Biopsychology is a branch of science that explores how the brain and nervous system influence human behavior. Biopsychology, which is also referred to as psychobiology and biological psychology, studies the functions of normal, injured and poorly developed brains. Biopsychology’s subfields include neuropsychology, cognitive neuroscience and behavioral neuroscience.
Biopsychology has very specific beliefs. First, that psychology is a lab-based science. Second, that behavior can systematically be explained through biological concepts, such as genes and hormones. Third, most behavior has an evolutionary purpose because human genes have developed over millions of years through adapting behaviors to environmental stimuli. The roots of biopsychology began when Charles Darwin formulated his theory of natural selection during his global travels. His perceptive observations of animals resulted in his famous book on natural selection, which started an evolutionary revolution in the world of science. In modern times, Jane Goodall has pioneered our understanding of biopsychology through her lifetime studies of African primates.
The biopsychology approach believes that human behaviors are all consequences of genetics and physiology, according to the American Psychology Association. It is actually the only psychology subfield that studies thoughts and behaviors from a physical point of view. A biological perspective contributes to psychology through using comparative methods. This means that different animal species are studied and compared, so psychologists better understand human behavior. It also increases our understanding of human physiology, such as how the brain, hormones and nervous systems work. By studying how structural changes affect functioning, we can learn to influence behaviors. Third, learning about how and what animals inherit from their parents, bio-psychologists reveal the nature of inheritance and genetics.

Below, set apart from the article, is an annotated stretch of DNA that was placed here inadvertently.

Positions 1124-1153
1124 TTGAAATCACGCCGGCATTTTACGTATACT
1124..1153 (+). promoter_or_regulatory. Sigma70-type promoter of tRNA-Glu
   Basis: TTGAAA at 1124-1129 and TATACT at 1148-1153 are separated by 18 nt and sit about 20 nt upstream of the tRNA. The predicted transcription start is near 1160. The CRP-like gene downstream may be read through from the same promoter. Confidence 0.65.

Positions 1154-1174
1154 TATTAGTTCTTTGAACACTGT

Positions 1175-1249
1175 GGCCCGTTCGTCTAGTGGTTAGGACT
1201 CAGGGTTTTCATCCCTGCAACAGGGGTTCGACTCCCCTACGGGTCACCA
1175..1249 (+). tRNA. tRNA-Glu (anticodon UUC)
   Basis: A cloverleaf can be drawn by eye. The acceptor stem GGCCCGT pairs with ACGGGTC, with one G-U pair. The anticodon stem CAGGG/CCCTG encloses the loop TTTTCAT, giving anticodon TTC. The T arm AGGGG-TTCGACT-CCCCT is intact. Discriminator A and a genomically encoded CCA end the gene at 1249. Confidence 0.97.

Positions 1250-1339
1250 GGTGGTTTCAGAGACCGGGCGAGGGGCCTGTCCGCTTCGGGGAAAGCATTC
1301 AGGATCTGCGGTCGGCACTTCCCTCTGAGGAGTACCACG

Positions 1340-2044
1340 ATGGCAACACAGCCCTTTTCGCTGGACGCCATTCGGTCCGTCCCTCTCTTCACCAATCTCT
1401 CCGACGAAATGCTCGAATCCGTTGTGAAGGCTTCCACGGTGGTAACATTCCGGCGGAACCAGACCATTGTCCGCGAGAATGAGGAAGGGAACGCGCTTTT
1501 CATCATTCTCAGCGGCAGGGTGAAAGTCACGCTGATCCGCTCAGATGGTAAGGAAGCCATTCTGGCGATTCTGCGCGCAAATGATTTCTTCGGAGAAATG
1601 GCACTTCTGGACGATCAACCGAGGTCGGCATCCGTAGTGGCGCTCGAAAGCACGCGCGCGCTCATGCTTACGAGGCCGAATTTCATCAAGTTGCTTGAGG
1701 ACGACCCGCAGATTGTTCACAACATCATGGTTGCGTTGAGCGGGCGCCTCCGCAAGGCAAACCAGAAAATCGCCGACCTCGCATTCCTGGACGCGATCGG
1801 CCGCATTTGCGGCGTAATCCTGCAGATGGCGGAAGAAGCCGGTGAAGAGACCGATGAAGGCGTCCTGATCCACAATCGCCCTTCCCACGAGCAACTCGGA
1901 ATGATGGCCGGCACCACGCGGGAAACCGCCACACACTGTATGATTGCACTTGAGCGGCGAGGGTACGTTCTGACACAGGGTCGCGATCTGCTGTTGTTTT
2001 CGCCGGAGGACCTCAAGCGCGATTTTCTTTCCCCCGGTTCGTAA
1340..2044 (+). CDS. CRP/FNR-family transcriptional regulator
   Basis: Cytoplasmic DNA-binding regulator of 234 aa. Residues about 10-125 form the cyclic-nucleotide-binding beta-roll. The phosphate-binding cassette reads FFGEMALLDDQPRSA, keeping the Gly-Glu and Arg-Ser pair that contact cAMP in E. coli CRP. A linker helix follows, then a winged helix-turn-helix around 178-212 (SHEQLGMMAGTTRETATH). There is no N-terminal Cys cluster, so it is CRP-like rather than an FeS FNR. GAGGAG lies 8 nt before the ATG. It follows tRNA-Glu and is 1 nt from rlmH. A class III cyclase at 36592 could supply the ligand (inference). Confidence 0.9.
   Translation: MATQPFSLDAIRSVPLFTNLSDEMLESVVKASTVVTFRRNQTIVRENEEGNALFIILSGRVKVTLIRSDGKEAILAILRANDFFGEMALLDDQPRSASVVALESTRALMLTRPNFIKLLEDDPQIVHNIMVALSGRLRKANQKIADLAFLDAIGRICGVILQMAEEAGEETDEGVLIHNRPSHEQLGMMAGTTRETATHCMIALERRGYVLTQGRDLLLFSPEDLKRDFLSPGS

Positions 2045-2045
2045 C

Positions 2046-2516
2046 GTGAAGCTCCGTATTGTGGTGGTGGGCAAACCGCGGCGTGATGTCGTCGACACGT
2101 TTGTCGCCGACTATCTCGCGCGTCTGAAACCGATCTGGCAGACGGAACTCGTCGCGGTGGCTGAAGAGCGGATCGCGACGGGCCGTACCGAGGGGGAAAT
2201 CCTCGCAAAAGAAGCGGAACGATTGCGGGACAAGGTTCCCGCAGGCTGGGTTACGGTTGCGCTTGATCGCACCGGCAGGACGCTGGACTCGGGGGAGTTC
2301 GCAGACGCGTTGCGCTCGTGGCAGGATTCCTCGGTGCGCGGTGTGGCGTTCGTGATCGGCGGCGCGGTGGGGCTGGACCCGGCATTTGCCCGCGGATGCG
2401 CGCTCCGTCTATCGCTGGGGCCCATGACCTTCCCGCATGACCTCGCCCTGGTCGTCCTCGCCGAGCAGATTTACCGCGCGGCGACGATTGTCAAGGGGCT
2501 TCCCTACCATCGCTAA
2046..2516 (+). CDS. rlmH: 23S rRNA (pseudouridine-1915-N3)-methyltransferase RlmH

Biopsychology uses unique concepts and measurements to explore the brain and nervous system. The human brain is extremely complicated, but biopsychology is helping people understand the many unknown functions of the human brain. Biopsychologists study the brain’s functionality through neuro-surgery. Biopsychologists often study patients with extremely rare neurological diseases. They also use electro-encrphalograms (EEGs), which are a safe and painless way to record the electrical activities of the brain. Brain waves are traced through electrodes that are attached to the scalp. EEGs are often used to study sleep diseases and were used to discover the various sleep stages called Rapid Eye Movement (REM). Brain scans, such as through CAT scans, also known as Computerised Axial Tomography, and PET scans, also known as Positron Emission Tomography, to further our understanding of brain functionality.
Related Resource: Perceptual Psychology
How to Become a Biopsychologist?
Biopsychology majors are available for students who are interested in studying the complex relationship between brain functionality and behavior. The major requires the completion of courses in biochemistry, neurophysiology, neuro-anatomy, the endocrine system and the pharmacological regulations of the central nervous system (CNS). All coursework covers related behavioral and psychological aspects. Students also study physics, biology, chemistry, neuroscience and experimental psychology. Students who enter this field are usually naturally inquisitive and people oriented, so their curiosity of human behavior patterns drive them to study how the mind works. Most psychology departments offer courses or specializations in biopsychology.